Festival Homecoming for New Zealand artists


Media Release: February, 2008. 

Aniwaniwa floods City Gallery Wellington with dark images of the past 

While the sinking city of Venice was a perfect setting for Aniwaniwa, with its watery themes of submersion to represent cultural loss, Wellington is savouring the chance to host its homecoming. New Zealand artists Brett Graham and Rachel Rakena’s powerful, large scale installation will be at City Gallery Wellington from February 23 as part of the Gallery’s programme for the 2008 New Zealand International Arts Festival. Direct from a triumphant season at the 52nd Venice Biennale, where it garnered considerable interest for ongoing international presentation, Aniwaniwa incorporates the latest music, lighting and video technology to envelop audiences with haunting memories of a place now underwater.

Rachael Rakena (Ngāi Tahu, Ngā Puhi) and Brett Graham (Ngāti Koroki Kahukura) not only highlight the flooding of the Waikato Village of Horahora to create Lake Karapiro, but use flooding and immersion to reflect on the international issues of rising sea levels and global warming. Locally, Aniwaniwa refers to personal and cultural loss; the work focuses on the rapids at the narrowest point of the Waikato River by Horahora where Graham’s father was born and his Grandfather worked at the power station. In 1947 the town was flooded to create a hydro-electric dam downstream and many historic sites significant to Graham’s hapu were lost forever.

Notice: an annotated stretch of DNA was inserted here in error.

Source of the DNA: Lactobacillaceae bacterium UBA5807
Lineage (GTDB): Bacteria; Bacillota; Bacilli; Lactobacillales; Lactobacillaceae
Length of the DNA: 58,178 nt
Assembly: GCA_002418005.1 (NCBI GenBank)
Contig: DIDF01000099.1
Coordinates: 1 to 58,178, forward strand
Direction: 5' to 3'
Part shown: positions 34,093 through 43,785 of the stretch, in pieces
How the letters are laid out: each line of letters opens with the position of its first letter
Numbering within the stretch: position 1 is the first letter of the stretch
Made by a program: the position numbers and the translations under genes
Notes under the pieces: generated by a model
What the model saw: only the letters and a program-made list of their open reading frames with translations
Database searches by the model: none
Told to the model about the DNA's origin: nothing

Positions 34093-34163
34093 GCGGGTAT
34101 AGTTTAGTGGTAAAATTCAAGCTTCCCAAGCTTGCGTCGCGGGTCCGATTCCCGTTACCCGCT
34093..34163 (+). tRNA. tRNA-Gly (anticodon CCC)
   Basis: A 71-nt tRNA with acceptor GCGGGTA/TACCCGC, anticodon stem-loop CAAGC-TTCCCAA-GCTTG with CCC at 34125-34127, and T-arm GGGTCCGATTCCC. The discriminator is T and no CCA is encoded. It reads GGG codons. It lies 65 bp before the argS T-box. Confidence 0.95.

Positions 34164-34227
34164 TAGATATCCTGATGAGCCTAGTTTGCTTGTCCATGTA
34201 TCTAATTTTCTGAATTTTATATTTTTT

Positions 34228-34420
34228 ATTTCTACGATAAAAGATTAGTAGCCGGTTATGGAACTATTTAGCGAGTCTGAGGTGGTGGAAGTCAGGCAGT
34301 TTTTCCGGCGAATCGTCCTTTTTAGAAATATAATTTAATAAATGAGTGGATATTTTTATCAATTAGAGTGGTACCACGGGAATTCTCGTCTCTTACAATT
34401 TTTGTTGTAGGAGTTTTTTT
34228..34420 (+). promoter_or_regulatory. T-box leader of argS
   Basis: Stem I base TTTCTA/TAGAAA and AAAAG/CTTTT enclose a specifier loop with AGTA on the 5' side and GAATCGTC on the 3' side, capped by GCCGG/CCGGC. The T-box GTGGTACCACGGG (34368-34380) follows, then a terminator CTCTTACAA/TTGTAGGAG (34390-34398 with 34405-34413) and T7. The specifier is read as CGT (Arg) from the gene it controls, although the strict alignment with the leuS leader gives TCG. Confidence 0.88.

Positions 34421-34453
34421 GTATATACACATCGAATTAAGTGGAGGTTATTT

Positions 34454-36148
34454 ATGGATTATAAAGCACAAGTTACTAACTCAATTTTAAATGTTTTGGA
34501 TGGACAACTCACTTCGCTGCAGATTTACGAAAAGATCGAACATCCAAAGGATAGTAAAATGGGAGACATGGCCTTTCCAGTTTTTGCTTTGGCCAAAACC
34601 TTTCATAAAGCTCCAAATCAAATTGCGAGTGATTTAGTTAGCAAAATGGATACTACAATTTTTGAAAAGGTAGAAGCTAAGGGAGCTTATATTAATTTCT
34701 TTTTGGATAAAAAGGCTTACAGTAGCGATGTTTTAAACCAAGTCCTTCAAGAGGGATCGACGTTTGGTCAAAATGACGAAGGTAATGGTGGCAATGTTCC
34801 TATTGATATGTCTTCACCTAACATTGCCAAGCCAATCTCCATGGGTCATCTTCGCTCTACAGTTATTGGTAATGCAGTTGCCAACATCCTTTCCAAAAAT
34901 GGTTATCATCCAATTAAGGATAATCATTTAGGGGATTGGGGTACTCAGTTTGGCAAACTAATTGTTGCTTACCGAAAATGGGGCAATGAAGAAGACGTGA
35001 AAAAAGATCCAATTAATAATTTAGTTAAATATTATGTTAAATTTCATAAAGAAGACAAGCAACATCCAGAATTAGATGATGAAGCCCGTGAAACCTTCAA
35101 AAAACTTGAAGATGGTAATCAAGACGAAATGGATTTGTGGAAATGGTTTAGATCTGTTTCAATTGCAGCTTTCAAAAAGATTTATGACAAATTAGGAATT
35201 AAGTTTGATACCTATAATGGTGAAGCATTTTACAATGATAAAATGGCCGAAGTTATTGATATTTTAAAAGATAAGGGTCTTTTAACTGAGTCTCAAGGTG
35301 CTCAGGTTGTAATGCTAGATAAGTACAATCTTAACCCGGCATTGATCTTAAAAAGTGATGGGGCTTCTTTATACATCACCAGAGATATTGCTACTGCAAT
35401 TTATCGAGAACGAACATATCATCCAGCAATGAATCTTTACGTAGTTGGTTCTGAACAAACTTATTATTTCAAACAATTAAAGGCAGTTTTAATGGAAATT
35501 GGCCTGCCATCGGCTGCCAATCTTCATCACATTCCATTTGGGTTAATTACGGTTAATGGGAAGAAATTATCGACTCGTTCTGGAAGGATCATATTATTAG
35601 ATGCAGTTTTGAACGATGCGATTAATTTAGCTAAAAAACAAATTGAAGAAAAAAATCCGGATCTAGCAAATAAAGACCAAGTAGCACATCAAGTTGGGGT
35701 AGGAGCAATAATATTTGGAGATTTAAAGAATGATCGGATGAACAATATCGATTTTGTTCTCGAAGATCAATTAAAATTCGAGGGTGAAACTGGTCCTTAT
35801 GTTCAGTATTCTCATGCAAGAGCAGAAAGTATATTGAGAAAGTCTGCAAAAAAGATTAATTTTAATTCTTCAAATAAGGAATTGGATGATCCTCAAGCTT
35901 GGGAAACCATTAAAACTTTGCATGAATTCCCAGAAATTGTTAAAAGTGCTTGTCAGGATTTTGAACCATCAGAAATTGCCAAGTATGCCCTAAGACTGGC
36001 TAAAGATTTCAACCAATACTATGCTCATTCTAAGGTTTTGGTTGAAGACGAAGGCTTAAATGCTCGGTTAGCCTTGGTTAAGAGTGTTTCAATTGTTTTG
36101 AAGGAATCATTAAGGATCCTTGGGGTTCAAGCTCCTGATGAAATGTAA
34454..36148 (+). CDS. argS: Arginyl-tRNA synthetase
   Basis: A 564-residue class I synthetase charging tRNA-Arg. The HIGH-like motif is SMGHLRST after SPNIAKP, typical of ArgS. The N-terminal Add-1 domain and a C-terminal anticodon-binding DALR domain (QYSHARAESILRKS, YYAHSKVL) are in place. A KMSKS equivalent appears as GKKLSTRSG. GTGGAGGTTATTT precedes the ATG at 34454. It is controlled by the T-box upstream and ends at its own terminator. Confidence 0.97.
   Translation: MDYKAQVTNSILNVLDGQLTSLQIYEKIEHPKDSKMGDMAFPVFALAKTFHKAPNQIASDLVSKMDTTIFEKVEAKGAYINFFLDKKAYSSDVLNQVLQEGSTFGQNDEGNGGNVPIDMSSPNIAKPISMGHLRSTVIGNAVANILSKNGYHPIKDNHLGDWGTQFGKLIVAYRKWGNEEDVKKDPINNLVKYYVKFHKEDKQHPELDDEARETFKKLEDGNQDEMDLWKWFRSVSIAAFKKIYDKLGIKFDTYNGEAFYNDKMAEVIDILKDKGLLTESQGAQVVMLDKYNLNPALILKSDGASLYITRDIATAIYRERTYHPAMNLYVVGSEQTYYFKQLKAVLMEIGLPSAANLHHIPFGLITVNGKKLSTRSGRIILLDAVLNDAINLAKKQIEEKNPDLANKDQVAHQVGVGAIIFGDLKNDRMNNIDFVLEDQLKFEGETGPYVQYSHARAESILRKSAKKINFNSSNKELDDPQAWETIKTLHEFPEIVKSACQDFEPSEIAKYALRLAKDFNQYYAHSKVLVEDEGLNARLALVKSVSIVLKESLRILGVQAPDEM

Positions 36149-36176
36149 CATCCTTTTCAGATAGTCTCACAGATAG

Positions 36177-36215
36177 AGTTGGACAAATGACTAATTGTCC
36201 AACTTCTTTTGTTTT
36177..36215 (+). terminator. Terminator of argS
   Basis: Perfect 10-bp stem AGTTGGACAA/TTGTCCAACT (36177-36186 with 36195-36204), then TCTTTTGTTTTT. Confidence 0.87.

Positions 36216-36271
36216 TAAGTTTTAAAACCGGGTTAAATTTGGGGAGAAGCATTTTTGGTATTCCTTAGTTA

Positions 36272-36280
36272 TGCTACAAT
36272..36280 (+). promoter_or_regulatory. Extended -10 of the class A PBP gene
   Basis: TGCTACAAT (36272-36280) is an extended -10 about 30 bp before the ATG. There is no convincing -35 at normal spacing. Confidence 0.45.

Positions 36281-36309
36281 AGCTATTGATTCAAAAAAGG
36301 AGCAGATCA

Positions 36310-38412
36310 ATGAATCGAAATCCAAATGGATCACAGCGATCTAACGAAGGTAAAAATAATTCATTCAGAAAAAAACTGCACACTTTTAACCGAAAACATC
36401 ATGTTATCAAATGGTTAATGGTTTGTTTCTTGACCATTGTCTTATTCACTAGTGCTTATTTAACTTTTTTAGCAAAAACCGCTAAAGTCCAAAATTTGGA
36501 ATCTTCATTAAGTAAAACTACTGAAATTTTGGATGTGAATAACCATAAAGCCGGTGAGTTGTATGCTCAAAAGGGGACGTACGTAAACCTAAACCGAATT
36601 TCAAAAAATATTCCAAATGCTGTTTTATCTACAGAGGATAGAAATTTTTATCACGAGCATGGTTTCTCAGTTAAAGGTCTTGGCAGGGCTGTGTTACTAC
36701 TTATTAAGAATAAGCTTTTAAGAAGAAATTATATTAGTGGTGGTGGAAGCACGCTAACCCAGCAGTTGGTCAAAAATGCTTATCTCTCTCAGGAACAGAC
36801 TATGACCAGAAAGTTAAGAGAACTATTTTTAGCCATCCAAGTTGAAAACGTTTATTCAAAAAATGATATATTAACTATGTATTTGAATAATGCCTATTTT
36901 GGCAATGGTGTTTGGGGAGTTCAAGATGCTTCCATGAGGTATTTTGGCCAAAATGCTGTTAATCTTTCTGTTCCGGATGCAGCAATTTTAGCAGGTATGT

Aniwaniwa is a collection of suspended wakahuia (treasure boxes) with internal projections and sound components suspended from the ceiling. Together with the captivating soundtrack by renowned musician Whirimako Black, internationally acclaimed opera singer Deborah Wai Kapohe and Paddy Free of Pitch Black, they evoke the blackness of deep waters, storm clouds and a sense of bewilderment and disorientation as one is tossed beneath the waters.

In Aniwaniwa water is not only the consumer of histories but the vehicle by which histories are retold. Like much of Rakena’s works, Māori identity is explored as being in a state of flux, which like the borders of a river, are constantly being redefined. Likewise, water is churned into electricity; electricity is transformed into light. Light makes such a work possible and in a sense returns to a new generation memories of a town now consumed by water.

Aniwaniwa was selected by Venice Biennale curator Professor Robert Storr, as a Biennale Collateral event.


23 February - 15 June, 2008.

City Gallery Wellington